Why do not we just build a fence around the Capitol? That is what the Capitol Hill Police proposed in 1985 in an internal report, at a cost then of $2.8 million.
Or better yet, if we really want to make a loud, public statement that `you cannot mess with the Federal Government,' we will dig a massive trench around the Capitol.
We will fill the moat with water and maybe a pack of alligators, and build a single, drawbridge entrance, where we will station guards armed with spears.
And then we will dare the public to visit.
We will be secure in our bunker, Mr. President, but for that security, we will be trading away freedom, and we cannot make horse trades with the very principles upon which this Nation was founded.
Mr. President, we should also consider the impact of our actions on the taxpayers.
The recent security precautions taken at the White House will cost the taxpayers $200,000 for new traffic signals, signs, and pavement markings.
The new security arrangements here at the Capitol will come with a price tag to the taxpayers as well, although the costs will not be measured solely by dollars.
Where do we stop?
There are 8,100 Federal buildings in the United States--do we turn each and every one of them into a fortress?
The sad truth is that we can not protect Federal workers by sealing them off from the world.
If we tell terrorists that we are not going to let them park car bombs made of fertilizer and fuel oil next to our Federal buildings anymore, they will find another way.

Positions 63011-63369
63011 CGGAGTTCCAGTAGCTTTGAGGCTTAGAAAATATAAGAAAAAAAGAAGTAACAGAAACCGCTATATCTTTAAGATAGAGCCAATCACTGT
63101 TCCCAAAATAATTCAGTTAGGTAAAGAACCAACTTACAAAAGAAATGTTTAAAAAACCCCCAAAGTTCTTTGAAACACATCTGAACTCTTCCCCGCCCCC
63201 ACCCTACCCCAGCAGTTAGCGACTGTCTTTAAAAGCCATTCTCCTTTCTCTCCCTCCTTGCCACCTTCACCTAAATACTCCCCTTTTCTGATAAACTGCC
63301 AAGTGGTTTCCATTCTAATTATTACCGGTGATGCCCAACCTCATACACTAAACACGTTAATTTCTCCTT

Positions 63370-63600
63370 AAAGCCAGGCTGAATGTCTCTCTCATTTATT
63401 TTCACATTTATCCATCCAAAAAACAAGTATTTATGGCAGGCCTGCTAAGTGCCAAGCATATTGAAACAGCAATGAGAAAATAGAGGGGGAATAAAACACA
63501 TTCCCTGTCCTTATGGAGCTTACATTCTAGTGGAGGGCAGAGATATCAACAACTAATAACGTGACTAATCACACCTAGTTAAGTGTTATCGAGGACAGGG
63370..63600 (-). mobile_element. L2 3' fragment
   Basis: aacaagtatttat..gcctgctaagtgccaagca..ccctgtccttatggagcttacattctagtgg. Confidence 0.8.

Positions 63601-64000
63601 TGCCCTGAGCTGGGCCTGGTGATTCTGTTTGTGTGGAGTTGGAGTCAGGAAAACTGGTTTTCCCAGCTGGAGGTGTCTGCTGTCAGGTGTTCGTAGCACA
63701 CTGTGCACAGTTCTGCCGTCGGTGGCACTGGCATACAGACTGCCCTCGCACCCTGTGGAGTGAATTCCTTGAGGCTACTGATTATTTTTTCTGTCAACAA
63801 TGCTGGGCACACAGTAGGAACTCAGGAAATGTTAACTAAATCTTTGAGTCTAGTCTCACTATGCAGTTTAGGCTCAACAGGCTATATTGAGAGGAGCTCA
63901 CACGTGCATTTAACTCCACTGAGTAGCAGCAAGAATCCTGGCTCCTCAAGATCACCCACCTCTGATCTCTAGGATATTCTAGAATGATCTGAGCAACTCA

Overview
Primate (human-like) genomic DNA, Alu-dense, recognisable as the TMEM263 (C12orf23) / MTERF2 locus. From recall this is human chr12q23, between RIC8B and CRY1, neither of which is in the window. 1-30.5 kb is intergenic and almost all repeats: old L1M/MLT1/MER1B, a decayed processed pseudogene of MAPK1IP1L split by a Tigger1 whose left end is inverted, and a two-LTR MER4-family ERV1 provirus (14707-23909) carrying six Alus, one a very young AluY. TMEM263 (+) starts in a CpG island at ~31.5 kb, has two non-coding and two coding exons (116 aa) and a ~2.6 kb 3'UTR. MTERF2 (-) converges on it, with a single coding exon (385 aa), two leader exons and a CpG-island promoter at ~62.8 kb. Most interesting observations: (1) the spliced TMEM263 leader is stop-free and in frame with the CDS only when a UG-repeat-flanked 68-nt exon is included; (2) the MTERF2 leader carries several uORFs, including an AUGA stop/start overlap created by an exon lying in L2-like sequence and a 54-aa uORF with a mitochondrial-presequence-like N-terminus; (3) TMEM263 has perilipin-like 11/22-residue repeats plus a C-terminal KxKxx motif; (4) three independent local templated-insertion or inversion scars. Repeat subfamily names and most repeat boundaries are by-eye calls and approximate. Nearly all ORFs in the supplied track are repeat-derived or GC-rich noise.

And we may just be goading on a desperate kook who wants to prove they can not be stopped by another layer of security.
The public does not understand what we are doing.
They have vital business in Federal buildings, or they come here as tourists, expecting to be welcomed.
But when they see the police, and all they yellow tape, and the signs that say `Do Not Enter,' they wonder what kind of message we are trying to get across.
I have heard their comments when they look down an empty stretch of Pennsylvania Avenue that used to be open to cars. I know what they whisper when they visit and walk through the metal detectors.
`It is a shame,' they are saying.
And they do not like it. We have gone too far.
Washington should be a place where visitors feel secure, but by turning it into a fortress, we are sacrificing freedom for security, and making a city of such beauty and such history something dirty.
We can put in more concrete barriers and try to camouflage them with flowers, but in the words of one newspaper columnist, it is like putting lipstick on a goat. It is ugly, and fear is ugly.
Democracy should be about building bridges, not building walls. In Washington, we have become too adept at building walls. And every time a wall goes up, we knock freedom down another notch.
Let us seriously consider what we're doing, and what security we're willing to give up in order to live in a democracy.
If in the end it comes down to a question of security or freedom, this Senator will always choose freedom, Mr. President. And I believe the American people will, too.
I yield the floor and suggest the absence of a quorum.
The PRESIDING OFFICER. The clerk will call the roll.
Mr. GORTON. Mr. President, I ask unanimous consent that the order for the quorum call be rescinded.
The PRESIDING OFFICER. Without objection, it is so ordered.